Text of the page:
There are very few people in this day and age who can claim to have touched millions with no more than the power of their oratory. Panti Bliss, alter ego of Rory O’Neill, is one of those few. Always an outspoken figure, she shot to international prominence in recent weeks following her statement on RTÉ’s Saturday Night Show that various media columnists and commentators associated with the Iona Institute were homophobic. Threatened with legal action, she spread her message in a historic speech on the stage of the Abbey Theatre Stage last month, in which she reminded all of us of the subtle nature of discrimination.
It was to recognise this oratorical skill and to honour a lifetime of activism for LGBTQ rights that European Law Students Association (ELSA) and the College Historical Society (Hist) presented Panti with an Equality Award and the Gold Medal for Outstanding Contribution to Discourse before a packed GMB Chamber last Tuesday.
Those who came to hear Panti speak were not disappointed. She began with an account of growing up in Ballinrobe, Co. Mayo – “a small town like any other – you all know it, even if you don’t” – and the discovery of both her opinions and her sexuality. The difficulty of growing up gay in 1970s rural Ireland was compounded by the fact that she “had no idea what gay was.”
Despite our many problems regarding LGBTQ equality, things are getting better. Young gay people no longer have to turn to the back pages of Hot Press magazine and make their way to a covert meeting in the Clarence Hotel, she said. Gay people no longer have to hide out in the dingiest corners of the most secretive bars. There are few people in Dublin who are unfamiliar with the George. The threat of arrest no longer hangs over Ireland’s gay people: we have come this far.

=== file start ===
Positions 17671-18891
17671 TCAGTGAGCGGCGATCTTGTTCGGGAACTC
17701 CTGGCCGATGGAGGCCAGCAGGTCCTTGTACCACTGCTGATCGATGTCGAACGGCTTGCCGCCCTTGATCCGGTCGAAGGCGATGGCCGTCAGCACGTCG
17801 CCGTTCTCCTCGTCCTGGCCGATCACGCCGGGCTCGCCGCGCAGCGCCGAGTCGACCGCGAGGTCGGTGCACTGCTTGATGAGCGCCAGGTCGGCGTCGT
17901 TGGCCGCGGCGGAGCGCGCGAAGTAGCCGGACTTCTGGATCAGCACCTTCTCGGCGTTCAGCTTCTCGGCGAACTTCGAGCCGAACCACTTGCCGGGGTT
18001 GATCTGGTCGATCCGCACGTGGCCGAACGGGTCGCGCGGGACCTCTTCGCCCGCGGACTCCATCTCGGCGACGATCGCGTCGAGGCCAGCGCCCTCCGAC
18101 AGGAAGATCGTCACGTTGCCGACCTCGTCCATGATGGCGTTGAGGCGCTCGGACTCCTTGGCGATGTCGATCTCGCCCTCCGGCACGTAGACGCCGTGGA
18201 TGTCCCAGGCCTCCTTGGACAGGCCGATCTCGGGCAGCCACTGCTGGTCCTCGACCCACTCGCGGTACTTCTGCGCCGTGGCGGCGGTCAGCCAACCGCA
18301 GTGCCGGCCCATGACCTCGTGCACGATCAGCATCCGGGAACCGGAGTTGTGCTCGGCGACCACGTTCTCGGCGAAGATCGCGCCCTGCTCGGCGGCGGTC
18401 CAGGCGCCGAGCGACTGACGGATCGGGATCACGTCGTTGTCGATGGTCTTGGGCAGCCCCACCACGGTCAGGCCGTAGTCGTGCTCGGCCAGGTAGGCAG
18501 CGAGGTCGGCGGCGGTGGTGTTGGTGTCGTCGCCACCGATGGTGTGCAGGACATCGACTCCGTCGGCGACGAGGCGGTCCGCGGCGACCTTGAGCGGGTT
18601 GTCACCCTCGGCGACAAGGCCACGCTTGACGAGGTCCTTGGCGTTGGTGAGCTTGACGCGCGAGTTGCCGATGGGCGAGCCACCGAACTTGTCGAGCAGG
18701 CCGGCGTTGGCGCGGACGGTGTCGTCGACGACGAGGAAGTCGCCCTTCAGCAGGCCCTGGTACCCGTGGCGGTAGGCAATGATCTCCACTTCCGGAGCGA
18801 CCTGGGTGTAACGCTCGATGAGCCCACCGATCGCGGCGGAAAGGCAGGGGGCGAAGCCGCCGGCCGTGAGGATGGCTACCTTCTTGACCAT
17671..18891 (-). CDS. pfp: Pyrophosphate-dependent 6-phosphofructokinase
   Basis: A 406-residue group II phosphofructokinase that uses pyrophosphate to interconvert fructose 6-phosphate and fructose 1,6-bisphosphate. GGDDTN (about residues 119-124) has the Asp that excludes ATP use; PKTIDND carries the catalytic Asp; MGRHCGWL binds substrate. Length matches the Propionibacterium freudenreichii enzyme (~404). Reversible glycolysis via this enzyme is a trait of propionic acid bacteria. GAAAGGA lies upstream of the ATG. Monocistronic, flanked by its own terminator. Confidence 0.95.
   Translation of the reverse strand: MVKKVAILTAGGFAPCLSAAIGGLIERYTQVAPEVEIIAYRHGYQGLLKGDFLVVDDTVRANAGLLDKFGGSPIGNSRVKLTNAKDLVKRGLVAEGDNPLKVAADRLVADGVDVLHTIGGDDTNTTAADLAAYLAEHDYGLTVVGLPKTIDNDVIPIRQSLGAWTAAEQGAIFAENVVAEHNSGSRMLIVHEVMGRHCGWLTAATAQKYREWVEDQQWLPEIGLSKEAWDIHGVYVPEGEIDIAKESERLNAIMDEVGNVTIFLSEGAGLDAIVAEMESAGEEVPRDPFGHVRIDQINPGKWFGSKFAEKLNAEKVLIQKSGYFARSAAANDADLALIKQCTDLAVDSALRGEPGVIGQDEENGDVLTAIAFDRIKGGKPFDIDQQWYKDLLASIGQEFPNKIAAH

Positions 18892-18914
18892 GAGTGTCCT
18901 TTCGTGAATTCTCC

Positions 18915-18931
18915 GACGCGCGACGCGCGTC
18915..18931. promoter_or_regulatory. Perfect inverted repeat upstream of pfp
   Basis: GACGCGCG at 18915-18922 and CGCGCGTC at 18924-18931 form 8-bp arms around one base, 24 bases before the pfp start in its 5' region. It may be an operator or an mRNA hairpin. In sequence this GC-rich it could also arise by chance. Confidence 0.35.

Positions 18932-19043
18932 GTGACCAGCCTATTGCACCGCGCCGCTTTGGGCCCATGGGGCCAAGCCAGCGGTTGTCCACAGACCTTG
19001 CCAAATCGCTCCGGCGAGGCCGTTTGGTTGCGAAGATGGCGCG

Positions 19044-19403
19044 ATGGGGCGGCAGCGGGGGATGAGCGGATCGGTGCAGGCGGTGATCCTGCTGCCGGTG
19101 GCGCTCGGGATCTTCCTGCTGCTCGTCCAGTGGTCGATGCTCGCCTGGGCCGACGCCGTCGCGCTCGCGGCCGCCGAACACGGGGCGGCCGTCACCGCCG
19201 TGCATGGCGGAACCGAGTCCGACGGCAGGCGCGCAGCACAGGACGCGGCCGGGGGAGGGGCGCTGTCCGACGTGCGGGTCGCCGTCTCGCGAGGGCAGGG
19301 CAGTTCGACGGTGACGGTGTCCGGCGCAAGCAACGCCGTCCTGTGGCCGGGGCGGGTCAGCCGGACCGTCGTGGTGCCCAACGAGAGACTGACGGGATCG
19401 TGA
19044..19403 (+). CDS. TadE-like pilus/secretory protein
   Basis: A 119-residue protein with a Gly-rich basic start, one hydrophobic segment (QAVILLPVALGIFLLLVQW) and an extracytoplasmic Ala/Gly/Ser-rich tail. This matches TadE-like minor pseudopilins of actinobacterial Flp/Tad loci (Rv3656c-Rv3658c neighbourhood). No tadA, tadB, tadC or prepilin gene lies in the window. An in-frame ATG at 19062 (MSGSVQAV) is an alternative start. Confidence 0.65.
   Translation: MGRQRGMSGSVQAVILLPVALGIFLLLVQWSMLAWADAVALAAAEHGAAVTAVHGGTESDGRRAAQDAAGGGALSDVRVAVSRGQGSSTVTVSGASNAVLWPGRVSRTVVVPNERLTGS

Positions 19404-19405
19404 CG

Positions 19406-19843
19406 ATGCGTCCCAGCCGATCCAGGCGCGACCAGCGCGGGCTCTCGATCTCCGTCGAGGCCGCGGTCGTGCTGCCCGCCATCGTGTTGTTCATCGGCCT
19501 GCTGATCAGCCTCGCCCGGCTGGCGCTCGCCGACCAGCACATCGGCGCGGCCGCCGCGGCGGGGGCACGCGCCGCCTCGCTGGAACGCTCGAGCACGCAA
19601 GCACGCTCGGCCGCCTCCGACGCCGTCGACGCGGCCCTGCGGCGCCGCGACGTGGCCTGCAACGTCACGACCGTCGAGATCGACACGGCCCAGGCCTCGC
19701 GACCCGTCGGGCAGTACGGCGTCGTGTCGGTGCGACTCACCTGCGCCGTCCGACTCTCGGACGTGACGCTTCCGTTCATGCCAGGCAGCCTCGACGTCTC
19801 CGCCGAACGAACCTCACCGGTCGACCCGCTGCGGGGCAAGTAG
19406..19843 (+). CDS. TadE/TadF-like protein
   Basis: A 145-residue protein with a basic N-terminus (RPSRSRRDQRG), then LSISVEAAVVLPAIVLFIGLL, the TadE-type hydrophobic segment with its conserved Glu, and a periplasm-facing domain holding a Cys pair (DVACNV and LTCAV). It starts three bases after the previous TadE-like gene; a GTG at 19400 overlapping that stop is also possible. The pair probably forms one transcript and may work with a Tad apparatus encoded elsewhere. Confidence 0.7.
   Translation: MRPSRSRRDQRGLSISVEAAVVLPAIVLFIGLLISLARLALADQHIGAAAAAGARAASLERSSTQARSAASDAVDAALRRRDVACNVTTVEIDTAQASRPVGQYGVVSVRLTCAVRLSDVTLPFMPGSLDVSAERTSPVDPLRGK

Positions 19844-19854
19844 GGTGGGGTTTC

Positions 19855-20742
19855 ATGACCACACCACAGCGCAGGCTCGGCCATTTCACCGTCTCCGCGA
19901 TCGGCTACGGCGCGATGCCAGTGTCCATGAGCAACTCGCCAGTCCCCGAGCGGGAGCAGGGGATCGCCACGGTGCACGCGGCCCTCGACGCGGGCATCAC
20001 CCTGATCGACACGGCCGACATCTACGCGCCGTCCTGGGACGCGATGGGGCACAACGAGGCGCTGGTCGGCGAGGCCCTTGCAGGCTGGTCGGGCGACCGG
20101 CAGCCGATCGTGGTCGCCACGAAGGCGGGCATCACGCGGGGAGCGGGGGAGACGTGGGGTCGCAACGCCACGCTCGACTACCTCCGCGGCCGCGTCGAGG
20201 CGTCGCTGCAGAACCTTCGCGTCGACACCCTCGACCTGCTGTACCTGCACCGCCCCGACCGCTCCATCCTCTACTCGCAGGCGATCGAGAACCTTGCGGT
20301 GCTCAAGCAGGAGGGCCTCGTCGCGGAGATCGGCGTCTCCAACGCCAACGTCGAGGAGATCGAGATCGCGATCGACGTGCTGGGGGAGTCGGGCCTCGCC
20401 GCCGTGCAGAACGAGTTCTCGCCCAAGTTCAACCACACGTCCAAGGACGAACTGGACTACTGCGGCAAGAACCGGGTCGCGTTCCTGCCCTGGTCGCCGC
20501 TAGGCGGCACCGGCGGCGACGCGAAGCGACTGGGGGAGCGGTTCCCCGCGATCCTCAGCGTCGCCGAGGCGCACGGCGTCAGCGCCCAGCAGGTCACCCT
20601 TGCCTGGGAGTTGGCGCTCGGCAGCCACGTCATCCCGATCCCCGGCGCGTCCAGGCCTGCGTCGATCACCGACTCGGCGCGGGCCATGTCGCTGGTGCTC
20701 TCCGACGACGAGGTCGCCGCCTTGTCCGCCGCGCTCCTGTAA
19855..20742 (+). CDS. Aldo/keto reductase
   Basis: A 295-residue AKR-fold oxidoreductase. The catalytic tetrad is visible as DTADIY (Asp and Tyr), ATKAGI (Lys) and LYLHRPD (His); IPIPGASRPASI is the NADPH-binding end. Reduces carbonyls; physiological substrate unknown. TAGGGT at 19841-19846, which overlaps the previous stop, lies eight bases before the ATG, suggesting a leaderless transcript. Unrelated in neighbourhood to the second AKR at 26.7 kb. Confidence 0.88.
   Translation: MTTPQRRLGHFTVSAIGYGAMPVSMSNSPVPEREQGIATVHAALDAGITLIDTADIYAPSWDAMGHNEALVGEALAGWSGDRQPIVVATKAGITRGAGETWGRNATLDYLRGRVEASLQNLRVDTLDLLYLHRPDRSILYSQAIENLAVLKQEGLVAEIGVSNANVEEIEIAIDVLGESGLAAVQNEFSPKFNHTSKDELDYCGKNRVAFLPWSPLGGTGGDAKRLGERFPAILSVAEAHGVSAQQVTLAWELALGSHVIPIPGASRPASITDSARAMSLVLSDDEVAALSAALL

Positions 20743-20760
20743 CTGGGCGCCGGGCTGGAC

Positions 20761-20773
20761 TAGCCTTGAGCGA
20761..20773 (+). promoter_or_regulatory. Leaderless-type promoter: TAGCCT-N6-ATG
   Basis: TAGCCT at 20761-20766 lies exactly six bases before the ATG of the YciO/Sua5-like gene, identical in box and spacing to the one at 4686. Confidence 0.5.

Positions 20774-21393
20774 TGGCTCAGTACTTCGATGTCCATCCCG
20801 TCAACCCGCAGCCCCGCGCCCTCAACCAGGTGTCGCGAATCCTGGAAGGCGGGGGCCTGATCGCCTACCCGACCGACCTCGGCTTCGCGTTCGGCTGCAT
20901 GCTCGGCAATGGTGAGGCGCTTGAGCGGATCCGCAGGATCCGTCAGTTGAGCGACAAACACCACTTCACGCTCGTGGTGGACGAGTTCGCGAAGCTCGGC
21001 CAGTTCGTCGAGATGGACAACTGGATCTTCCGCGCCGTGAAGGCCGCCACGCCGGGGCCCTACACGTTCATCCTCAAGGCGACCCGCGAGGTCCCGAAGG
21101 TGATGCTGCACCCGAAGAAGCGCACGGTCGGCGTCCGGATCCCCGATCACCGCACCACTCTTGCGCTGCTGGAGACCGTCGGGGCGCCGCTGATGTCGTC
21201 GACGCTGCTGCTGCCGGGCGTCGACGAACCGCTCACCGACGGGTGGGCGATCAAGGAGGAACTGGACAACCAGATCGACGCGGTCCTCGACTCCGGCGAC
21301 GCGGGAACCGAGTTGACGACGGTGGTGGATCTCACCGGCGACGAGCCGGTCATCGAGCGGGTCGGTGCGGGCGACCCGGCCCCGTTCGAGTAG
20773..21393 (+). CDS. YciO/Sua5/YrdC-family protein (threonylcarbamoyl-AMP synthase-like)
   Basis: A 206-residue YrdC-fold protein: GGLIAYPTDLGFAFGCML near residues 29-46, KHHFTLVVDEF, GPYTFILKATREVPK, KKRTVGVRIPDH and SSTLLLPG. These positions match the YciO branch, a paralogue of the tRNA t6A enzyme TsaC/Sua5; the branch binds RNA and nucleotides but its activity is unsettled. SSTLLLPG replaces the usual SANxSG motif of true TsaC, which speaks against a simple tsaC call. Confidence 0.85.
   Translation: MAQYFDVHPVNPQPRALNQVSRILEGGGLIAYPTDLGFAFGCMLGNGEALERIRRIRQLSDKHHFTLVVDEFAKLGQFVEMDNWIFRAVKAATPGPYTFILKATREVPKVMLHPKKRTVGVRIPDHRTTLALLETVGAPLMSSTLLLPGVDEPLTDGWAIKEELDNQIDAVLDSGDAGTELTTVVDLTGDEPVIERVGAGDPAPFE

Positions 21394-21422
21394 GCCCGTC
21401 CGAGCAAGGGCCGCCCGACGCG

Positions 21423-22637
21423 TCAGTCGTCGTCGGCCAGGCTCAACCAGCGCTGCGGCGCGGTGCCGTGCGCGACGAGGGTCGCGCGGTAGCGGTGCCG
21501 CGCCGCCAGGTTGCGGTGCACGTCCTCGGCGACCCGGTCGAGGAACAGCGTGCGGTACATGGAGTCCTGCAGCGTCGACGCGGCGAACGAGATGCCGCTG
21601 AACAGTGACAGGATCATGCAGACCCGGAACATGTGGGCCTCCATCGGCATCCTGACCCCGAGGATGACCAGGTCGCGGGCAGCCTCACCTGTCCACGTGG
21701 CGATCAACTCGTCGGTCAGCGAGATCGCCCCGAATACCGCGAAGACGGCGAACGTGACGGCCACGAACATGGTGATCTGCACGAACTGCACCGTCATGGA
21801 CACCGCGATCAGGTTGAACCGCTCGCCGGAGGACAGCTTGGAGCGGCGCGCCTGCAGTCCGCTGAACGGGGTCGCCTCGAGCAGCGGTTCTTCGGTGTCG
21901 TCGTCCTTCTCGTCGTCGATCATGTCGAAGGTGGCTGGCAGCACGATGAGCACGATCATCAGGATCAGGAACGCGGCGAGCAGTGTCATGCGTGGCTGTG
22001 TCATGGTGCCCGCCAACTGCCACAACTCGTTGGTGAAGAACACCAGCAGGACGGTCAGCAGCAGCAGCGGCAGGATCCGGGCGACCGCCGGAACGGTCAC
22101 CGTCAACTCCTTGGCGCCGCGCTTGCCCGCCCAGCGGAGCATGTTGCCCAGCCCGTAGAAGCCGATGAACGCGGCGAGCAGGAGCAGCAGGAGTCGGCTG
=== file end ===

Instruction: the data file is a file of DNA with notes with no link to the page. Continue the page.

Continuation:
Though improvements have been made, Panti was quick to point out all that remains to be fixed. Her speech was a powerful ode to tolerance, saying that all people “should all be free to do whatever we want to achieve happiness.” Her message in the face of intolerance is to “back out of my life, and I will back out of yours.”
Central to the advancement of LGBTQ equality is the upcoming referendum on gay marriage. Panti urged those present to be active in its support, as it would be much harder sell than current opinion polls would have you believe. Strong campaigning would be necessary to assuage the fears of many in Ireland regarding marriage equality, particularly regarding adoption. That gay people are reduced to a sex act in a way that straight people never are was also highlighted. Everyone’s identity is infused by their sexuality, but due to her sexuality she would never be able to march in the St. Patrick’s Day Parade in Boston on the same footing as her straight peers, though it cannot be disputed that Rory O’Neill from Co. Mayo is far more Irish than the majority of people who participate.
Ultimately, Panti’s message to the students of Trinity was a positive one. We all need to be more tolerant and less afraid of other people’s lives. Can this be achieved? Panti believes so. “Absolute human truth is on our side. The other side have none of the emotional, human truth. They cannot win.”
Photo: The Hist